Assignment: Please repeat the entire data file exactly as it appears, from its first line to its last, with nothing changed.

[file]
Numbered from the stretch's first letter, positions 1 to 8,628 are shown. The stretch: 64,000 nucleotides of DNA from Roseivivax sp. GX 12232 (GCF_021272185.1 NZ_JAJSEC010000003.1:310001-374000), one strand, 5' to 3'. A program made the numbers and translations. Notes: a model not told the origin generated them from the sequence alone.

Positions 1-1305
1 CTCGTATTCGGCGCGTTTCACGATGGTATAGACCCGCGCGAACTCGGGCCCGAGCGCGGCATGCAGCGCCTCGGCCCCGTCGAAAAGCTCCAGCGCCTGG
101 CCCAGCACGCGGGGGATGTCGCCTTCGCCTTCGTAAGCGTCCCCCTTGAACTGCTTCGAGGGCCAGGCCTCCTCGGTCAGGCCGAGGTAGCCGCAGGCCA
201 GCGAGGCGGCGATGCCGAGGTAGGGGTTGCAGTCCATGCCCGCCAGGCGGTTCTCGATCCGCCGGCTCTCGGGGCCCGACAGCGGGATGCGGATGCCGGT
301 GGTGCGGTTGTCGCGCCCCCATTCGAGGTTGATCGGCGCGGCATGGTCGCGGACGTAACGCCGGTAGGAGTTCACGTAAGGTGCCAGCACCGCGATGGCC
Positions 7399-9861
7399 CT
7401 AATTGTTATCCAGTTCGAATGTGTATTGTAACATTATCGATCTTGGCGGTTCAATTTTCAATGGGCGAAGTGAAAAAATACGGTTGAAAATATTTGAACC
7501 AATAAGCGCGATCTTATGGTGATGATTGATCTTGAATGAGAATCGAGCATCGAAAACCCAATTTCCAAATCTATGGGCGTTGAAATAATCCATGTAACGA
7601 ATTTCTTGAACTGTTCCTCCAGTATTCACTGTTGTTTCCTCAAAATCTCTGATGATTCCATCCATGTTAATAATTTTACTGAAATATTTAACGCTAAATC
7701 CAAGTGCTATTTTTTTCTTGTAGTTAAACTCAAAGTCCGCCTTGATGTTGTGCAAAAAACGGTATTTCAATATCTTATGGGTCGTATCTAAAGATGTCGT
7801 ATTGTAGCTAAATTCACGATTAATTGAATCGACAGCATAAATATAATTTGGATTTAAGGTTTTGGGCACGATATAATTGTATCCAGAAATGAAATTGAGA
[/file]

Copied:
Numbered from the stretch's first letter, positions 1 to 8,628 are shown. The stretch: 64,000 nucleotides of DNA from Roseivivax sp. GX 12232 (GCF_021272185.1 NZ_JAJSEC010000003.1:310001-374000), one strand, 5' to 3'. A program made the numbers and translations. Notes: a model not told the origin generated them from the sequence alone.

Positions 1-1305
1 CTCGTATTCGGCGCGTTTCACGATGGTATAGACCCGCGCGAACTCGGGCCCGAGCGCGGCATGCAGCGCCTCGGCCCCGTCGAAAAGCTCCAGCGCCTGG
101 CCCAGCACGCGGGGGATGTCGCCTTCGCCTTCGTAAGCGTCCCCCTTGAACTGCTTCGAGGGCCAGGCCTCCTCGGTCAGGCCGAGGTAGCCGCAGGCCA
201 GCGAGGCGGCGATGCCGAGGTAGGGGTTGCAGTCCATGCCCGCCAGGCGGTTCTCGATCCGCCGGCTCTCGGGGCCCGACAGCGGGATGCGGATGCCGGT
301 GGTGCGGTTGTCGCGCCCCCATTCGAGGTTGATCGGCGCGGCATGGTCGCGGACGTAACGCCGGTAGGAGTTCACGTAAGGTGCCAGCACCGCGATGGCC
Positions 7399-9861
7399 CT
7401 AATTGTTATCCAGTTCGAATGTGTATTGTAACATTATCGATCTTGGCGGTTCAATTTTCAATGGGCGAAGTGAAAAAATACGGTTGAAAATATTTGAACC
7501 AATAAGCGCGATCTTATGGTGATGATTGATCTTGAATGAGAATCGAGCATCGAAAACCCAATTTCCAAATCTATGGGCGTTGAAATAATCCATGTAACGA
7601 ATTTCTTGAACTGTTCCTCCAGTATTCACTGTTGTTTCCTCAAAATCTCTGATGATTCCATCCATGTTAATAATTTTACTGAAATATTTAACGCTAAATC
7701 CAAGTGCTATTTTTTTCTTGTAGTTAAACTCAAAGTCCGCCTTGATGTTGTGCAAAAAACGGTATTTCAATATCTTATGGGTCGTATCTAAAGATGTCGT
7801 ATTGTAGCTAAATTCACGATTAATTGAATCGACAGCATAAATATAATTTGGATTTAAGGTTTTGGGCACGATATAATTGTATCCAGAAATGAAATTGAGA